• That is, what is your open source governance strategy?
  • Five years ago, it was not uncommon for that strategy to be defined as “you shall use no open source software.”
  • You need to understand the legal risks and responsibilities for any software you use, and weigh those against the business value.
  • Work out a plan that specifies what business and legal controls are in place to approve use of open source in your organization or in your products, and make sure you have a well defined escalation path.
Is the software enterprise-ready?
  • There’s been a lot of discussion about whether open source software is more secure than proprietary software.
  • Which open source software and which proprietary software?
  • In addition to security, you need to look at reliability, availability, scalability, interoperability, and performance.
  • Make sure the software is available on the right hardware platform so you can optimize the environment for your workload.
Who will maintain your installation of the software?
  • If you are planning for your IT staff to install and maintain your software, make sure it doesn’t get orphaned when you have personnel turnover.
  • When software updates come along, you will need a plan to decide which ones to install and when, especially if major releases come along every six months or so.
  • If you customize open source code for your organization, are you prepared to propagate those changes into newer versions of the code?
How easy is it to integrate the software with your data or other software you already use?
  • Does your software use recognized industry standards or does it have its own way of formatting data?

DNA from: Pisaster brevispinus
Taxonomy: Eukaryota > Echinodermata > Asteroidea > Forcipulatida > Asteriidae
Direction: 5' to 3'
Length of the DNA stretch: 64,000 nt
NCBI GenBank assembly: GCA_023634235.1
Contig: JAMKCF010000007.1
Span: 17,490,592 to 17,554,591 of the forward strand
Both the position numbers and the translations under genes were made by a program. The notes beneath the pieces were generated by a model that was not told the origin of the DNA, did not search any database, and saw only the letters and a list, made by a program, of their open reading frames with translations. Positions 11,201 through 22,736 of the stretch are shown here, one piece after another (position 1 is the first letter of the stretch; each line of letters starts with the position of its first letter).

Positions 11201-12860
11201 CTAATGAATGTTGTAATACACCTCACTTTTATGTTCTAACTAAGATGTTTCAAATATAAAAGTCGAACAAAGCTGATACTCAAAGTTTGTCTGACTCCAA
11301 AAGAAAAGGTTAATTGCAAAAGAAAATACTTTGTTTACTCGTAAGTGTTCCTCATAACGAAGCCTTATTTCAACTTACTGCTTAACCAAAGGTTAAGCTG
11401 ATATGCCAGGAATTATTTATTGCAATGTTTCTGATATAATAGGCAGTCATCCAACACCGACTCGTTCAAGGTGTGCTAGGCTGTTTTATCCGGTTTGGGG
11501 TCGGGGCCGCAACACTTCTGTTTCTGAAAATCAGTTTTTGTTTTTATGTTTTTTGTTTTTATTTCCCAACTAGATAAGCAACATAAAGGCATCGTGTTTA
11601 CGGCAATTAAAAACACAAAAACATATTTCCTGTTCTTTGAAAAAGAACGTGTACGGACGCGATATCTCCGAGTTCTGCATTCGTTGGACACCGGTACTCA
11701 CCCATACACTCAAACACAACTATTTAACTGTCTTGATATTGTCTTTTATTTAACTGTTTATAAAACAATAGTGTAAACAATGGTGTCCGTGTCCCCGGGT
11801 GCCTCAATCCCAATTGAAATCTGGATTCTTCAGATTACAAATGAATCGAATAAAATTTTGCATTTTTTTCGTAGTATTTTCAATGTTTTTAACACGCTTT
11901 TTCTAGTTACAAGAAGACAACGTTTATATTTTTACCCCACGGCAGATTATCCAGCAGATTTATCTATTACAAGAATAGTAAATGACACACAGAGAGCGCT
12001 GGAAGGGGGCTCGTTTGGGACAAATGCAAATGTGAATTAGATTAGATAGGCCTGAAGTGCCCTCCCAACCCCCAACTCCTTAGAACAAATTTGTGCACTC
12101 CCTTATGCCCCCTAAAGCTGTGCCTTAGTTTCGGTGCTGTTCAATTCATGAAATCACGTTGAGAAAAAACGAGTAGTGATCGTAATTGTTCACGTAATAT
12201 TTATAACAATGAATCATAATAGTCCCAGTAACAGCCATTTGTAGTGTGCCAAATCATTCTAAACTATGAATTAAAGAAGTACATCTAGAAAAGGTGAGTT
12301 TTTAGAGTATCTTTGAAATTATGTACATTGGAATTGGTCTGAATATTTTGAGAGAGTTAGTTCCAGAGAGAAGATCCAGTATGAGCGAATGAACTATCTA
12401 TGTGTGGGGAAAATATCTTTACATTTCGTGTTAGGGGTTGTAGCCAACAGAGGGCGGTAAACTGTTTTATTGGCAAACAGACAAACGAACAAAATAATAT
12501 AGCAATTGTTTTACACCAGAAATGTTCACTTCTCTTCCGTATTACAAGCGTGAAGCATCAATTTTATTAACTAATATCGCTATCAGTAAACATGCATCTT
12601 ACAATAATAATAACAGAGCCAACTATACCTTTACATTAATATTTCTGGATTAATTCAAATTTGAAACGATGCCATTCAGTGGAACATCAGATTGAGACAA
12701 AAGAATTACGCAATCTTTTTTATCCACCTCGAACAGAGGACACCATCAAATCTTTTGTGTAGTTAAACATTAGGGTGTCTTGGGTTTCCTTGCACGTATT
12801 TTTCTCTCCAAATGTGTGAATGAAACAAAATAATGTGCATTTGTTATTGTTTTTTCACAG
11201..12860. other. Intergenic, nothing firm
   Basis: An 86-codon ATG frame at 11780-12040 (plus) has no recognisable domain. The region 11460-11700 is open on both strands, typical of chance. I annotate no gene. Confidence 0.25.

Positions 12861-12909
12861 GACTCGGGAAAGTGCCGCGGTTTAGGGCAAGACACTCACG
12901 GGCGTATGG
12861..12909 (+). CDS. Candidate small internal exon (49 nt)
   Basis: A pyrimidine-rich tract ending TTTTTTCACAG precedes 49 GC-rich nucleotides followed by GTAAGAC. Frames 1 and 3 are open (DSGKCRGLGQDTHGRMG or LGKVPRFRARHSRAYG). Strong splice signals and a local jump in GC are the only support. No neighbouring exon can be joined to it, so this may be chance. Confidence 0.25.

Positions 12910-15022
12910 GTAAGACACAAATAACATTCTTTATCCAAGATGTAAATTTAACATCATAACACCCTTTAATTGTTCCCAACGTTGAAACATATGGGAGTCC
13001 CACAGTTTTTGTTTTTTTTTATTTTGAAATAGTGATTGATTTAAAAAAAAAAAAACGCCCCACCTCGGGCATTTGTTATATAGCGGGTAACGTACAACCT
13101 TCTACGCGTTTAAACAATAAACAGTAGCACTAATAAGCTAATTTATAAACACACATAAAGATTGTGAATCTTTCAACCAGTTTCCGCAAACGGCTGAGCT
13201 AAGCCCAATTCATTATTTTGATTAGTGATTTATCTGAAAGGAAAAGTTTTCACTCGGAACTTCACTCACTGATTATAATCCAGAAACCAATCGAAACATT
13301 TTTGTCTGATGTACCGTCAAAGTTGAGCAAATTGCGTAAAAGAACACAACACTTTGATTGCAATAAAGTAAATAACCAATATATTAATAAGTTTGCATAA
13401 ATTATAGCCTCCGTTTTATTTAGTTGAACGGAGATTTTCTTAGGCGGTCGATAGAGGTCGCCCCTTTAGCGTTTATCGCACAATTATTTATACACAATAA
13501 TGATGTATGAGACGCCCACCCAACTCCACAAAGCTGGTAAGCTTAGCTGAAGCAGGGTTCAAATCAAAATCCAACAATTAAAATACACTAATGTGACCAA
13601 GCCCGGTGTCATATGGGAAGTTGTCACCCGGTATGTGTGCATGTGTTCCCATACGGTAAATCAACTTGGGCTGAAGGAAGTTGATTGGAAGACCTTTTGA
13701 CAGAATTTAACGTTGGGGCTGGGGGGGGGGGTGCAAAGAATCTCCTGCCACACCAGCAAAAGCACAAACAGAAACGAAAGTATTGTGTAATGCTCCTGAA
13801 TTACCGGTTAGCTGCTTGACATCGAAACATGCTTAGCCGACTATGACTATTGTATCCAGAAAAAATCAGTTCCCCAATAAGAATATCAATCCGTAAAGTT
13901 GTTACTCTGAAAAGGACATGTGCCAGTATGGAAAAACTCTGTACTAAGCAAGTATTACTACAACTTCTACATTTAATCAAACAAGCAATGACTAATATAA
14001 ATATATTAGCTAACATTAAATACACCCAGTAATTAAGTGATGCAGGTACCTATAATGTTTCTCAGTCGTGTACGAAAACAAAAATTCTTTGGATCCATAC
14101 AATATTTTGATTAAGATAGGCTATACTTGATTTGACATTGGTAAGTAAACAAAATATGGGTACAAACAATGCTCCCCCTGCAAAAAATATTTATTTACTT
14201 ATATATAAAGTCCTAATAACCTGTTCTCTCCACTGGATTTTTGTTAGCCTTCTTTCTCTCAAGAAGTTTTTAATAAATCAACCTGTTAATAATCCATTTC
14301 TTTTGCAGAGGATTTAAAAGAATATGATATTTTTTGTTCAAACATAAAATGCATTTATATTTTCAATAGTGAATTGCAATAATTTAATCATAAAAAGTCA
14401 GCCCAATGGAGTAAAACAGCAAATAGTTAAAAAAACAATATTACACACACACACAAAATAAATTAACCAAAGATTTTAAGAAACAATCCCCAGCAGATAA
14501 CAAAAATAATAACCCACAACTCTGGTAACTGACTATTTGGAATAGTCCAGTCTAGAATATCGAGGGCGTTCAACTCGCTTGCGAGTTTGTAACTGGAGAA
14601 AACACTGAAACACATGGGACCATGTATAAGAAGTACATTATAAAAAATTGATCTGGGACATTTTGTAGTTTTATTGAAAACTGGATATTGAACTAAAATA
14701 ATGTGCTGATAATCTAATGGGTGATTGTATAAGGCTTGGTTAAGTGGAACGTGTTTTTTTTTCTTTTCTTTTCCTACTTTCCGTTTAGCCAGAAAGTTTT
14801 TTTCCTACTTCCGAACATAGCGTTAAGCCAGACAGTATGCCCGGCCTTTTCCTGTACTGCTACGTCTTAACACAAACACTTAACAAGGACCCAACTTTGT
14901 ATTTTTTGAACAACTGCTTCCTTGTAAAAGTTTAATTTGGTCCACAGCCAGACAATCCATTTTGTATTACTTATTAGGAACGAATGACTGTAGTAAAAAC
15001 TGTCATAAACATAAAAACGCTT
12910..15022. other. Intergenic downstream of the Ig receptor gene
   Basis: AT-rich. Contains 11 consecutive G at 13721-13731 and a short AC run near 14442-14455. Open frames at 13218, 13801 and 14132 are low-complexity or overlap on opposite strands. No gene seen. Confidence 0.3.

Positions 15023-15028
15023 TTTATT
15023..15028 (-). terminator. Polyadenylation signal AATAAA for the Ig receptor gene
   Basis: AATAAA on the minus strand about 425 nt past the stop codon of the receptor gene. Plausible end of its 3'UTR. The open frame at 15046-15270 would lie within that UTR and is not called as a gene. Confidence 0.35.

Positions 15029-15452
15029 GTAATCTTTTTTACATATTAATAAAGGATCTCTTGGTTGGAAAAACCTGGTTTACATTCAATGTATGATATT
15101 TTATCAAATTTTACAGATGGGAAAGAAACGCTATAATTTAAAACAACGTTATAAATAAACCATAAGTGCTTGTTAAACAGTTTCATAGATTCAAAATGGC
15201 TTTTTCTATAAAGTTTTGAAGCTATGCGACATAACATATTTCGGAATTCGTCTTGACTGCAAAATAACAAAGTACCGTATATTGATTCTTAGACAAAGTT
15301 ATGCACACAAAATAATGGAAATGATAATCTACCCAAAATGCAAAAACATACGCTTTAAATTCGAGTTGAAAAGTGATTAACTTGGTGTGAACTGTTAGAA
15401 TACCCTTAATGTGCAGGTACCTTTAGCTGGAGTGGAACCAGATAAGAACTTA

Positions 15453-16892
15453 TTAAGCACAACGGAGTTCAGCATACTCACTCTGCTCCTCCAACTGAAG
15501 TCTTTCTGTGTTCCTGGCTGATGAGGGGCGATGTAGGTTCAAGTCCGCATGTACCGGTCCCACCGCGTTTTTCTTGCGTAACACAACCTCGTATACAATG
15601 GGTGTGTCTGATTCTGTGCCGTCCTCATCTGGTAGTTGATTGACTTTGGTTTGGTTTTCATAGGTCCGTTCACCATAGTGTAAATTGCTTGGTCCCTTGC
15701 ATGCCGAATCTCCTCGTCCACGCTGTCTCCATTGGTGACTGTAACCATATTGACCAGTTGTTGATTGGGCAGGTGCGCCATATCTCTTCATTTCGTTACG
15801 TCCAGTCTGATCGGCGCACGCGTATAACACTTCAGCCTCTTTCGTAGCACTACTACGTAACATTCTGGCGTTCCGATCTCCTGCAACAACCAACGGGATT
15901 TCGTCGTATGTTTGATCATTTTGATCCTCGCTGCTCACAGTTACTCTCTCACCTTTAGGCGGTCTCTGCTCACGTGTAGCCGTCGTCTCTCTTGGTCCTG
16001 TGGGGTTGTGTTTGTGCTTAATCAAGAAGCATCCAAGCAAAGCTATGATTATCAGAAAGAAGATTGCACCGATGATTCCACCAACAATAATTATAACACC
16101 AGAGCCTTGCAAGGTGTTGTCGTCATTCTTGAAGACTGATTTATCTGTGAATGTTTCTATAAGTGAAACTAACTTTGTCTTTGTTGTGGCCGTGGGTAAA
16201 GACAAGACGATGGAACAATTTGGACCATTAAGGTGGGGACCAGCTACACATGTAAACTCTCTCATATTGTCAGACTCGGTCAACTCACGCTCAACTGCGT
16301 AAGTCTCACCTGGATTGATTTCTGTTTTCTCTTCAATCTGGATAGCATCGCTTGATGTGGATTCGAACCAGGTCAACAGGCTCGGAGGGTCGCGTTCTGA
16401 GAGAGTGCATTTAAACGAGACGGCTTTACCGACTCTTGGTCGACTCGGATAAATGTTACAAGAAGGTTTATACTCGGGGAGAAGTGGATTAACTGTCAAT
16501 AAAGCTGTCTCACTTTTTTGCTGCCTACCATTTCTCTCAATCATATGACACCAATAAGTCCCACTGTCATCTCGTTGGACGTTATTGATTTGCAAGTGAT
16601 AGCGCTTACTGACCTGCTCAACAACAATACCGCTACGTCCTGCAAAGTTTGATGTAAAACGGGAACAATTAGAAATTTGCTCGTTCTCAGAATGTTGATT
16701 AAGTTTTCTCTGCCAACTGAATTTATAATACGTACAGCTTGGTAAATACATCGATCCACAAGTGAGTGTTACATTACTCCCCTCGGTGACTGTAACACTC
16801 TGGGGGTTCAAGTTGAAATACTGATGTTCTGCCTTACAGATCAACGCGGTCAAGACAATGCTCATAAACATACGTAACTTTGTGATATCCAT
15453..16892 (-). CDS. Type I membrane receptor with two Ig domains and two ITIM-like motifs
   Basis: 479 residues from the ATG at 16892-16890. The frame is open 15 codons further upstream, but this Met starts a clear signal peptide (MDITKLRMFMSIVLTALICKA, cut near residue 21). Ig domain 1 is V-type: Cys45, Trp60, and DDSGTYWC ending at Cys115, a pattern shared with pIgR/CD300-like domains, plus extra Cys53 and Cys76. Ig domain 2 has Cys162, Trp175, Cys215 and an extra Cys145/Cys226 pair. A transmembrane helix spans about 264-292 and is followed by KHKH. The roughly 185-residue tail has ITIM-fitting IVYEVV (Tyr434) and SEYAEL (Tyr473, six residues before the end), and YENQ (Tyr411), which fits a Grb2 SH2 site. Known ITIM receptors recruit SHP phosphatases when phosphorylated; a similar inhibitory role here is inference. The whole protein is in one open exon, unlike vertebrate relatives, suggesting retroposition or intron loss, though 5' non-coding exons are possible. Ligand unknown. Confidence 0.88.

• Are the developers of the software involved in creating the standards that will allow interoperability?
  • If you adopt the software, who will do the integration tasks?
  • Is the software certified for use on the operating system and hardware platform you plan to use?
Are benchmarks available to allow performance evaluations of the software with comparable products/projects?
  • While benchmarks can be abused, they can be important in learning if particular software is really usable in your business.
  • You might worry less about published benchmarks and more about proofs of technology and head-to-head comparisons among the software choices you are considering.
  • Consider your software provider’s response to such requests for “bake offs” when making your adoption decision.
Conclusion
  • First and foremost, open source software is software.
  • When it comes to business and especially enterprise use, open source software should get no immediate free pass because it happens to be open source.
  • Conversely, proprietary software should also be measured on a level playing field with open source, and get no special initial treatment.
  • All those things that you worried about when choosing proprietary software—security, performance, reliability, availability, interoperability, support, maintenance—are also areas to investigate when considering open source software.
Source from: http://www.sutor.com/c/2010/03/hard-questions-oss/

No comments: